It was the timing of Naspers’s announcement of Bob van Dijk’s departure that took most by surprise.

For years analysts and investors had criticised his skills as the key driver of an enormously wealthy tech investment company. The focus of their criticism was the widening discount between the Naspers share price and the value of the group’s investments, chiefly Tencent, and more recently the use of expensive corporate advisers to find a solution...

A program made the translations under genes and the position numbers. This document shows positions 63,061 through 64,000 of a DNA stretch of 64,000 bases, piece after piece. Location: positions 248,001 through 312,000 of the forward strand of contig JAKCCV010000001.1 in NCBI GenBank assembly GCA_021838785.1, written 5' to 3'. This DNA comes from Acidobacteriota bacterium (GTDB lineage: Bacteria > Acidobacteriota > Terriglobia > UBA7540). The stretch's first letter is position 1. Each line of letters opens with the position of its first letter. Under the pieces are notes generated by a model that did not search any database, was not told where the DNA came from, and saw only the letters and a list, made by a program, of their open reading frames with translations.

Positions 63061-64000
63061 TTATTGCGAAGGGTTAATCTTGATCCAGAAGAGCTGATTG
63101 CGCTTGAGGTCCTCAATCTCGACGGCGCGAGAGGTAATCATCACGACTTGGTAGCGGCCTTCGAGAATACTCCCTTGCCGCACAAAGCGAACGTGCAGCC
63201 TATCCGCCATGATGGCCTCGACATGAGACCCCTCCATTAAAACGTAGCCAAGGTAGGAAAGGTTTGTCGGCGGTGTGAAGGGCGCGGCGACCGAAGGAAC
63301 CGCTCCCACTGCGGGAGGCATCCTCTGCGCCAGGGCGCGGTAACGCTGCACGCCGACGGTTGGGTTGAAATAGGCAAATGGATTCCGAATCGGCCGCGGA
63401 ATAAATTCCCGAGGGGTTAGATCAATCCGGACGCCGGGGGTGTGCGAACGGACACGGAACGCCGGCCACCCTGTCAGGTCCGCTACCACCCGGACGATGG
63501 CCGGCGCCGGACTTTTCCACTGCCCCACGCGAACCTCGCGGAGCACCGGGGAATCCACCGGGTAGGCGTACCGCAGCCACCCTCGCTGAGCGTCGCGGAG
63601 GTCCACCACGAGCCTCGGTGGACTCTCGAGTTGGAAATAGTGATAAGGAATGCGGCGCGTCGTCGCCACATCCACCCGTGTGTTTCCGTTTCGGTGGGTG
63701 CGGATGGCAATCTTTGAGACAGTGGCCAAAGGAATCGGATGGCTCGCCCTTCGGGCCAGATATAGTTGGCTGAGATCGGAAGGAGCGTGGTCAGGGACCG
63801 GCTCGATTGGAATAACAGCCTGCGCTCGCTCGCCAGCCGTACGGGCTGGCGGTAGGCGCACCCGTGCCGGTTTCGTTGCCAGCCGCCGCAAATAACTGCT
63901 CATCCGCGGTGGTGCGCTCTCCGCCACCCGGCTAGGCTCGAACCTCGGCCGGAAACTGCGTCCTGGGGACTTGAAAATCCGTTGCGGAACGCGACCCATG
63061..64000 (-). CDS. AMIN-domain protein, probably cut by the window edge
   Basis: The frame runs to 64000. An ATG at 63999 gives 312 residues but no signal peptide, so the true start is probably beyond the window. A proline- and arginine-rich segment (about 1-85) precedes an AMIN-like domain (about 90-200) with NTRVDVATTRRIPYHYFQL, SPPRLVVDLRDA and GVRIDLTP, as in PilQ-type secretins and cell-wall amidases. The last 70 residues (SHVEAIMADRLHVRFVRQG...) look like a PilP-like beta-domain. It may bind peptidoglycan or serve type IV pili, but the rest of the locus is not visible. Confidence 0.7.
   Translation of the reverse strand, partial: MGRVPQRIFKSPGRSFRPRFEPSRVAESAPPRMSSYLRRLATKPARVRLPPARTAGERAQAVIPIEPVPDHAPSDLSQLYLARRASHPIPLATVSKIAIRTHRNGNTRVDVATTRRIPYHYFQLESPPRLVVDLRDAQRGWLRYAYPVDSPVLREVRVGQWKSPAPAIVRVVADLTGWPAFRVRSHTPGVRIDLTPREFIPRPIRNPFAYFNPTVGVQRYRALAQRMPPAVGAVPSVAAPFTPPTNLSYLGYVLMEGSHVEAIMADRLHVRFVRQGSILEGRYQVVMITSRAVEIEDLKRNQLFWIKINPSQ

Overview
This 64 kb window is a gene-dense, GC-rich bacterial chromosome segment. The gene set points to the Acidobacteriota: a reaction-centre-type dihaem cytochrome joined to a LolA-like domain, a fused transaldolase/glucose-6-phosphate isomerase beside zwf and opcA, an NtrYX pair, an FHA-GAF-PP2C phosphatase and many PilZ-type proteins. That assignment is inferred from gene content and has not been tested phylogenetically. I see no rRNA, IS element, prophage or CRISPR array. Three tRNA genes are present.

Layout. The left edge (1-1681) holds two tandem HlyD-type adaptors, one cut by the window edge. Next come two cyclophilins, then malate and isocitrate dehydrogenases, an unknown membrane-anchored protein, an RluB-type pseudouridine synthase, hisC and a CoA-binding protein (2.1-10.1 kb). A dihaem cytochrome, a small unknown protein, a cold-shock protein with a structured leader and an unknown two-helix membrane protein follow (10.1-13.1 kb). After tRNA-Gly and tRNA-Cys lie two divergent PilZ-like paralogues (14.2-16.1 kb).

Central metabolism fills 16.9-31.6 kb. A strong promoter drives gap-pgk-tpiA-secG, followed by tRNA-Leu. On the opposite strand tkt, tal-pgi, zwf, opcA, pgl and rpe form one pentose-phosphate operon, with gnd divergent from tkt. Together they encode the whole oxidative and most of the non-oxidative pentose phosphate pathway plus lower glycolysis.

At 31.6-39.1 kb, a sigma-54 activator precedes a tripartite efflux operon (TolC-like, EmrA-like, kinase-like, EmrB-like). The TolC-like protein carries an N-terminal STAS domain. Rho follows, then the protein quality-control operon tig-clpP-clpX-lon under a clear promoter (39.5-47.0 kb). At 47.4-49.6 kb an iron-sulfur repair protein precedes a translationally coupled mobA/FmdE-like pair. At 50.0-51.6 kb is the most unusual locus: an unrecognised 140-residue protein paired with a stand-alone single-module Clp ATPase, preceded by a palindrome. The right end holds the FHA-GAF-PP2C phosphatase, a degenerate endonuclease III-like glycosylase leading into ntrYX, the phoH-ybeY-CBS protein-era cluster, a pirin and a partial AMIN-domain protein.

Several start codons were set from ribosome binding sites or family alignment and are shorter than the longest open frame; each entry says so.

Subscribe now to unlock this article.

Support BusinessLIVE’s award-winning journalism for R129 per month (digital access only).

There’s never been a more important time to support independent journalism in SA. Our subscription packages now offer an ad-free experience for readers.

Cancel anytime.

Would you like to comment on this article?
Sign up (it's quick and free) or sign in now.

Speech Bubbles

Please read our Comment Policy before commenting.